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Most internet users don’t consider the protocols that underpin the web anymore than they do the stitching in their socks, but a major update to HTTP — the protocol that lets browsers download websites from servers — will affect everyone who goes online. After years in development, HTTP/2 has been formally approved. Although it will take many months (and possibly years) before it’s used around the web, the update will bring with it a global internet that’s more robust, more secure, and faster.


Although HTTP/2 has been developed by an industry body (the IETF HTTP Working Group) it’s based on a custom version of the protocol created by Google named SPDY (fittingly pronounced “speedy”). Both SPDY and HTTP/2 use a number of communication efficiencies to speed up browsing, but the most important of these are “header field compression” and “multiplexing.” Together, they let browsers make multiple requests to web servers via a single connection. It’s a simple concept to grasp (just imagine cramming multiple bits of paper into a single envelope) and will have a big impact.

Many web users have already been enjoying the benefits of this technology without knowing it. Google first introduced SPDY in 2009 and the protocol was subsequently integrated into Chrome, Internet Explorer, and Firefox. However, SPDY is not widely supported across the web. Although some big sites — including Facebook, Twitter, and Google — use SPDY to boost connections on compatible browsers, it’s not a given. HTTP/2, by comparison, will bring the benefits of multiplexing to the masses, albeit over time.

As the existence of SPDY implies, HTTP isn’t a monolithic technology that was invented in the 90s and hasn’t changed since. There was a significant update in 1999 with HTTP/1.1, and this version has been tweaked over the years without introducing new version numbers. However, unlike previous updates, HTTP/2 has also been designed with government surveillance in mind — specifically the reaction to Edward Snowden’s revelations.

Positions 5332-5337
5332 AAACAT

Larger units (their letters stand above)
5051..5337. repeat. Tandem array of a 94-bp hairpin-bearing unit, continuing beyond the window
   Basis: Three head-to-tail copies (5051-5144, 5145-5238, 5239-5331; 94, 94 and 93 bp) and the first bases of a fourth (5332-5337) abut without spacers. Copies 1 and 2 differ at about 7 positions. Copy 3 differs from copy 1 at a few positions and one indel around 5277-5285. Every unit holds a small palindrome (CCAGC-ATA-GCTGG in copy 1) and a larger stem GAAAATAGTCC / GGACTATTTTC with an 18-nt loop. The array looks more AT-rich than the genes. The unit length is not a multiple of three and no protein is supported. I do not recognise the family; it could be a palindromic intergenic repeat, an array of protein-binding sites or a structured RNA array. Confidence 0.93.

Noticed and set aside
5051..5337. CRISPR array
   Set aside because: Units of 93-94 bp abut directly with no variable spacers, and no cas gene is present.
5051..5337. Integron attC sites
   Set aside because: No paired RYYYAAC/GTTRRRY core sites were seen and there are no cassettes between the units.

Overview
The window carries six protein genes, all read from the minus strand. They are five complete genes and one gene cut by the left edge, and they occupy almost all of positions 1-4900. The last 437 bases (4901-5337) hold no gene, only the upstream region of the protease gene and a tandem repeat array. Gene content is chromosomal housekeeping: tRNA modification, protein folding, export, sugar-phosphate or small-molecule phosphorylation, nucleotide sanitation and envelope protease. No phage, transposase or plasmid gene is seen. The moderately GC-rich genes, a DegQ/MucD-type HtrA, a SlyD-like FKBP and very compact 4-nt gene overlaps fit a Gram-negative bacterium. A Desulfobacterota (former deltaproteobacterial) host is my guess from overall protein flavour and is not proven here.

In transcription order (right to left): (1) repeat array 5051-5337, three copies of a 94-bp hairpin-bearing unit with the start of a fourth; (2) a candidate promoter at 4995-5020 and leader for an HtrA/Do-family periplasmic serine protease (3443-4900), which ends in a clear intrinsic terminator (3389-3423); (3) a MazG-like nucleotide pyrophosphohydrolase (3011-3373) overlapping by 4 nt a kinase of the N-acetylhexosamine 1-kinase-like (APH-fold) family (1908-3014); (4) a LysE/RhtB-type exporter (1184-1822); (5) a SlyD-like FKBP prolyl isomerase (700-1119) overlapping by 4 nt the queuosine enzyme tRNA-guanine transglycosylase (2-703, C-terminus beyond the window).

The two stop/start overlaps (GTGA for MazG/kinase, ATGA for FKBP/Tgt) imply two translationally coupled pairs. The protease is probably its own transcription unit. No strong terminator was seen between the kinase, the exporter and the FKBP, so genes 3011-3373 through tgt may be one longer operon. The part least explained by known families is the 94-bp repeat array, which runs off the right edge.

As well as faster browsing, it’s also hoped that HTTP/2 will boost security around the web — despite not integrating new encryption standards. It was originally planned that HTTP/2 would come with TLS encryption built in (this is Transport Layer Security, previously known as SSL), but this was rejected because it would inconvenience certain industry players like network operators and proxy vendors by burdening them with new standards.

However, explains Mark Nottingham, chairman of the IETF HTTP Working Group, this shouldn’t matter too much as Firefox and Chrome developers have said that they won’t support HTTP/2 unless it does support encryption. So, says Nottingham, sites that want to get the benefit of faster browsing “will need to use TLS if they want to interoperate with the broadest selection of browsers.” It’s a neat trick: the HTTP Working Group is making the internet faster as an incentive for making the internet safer.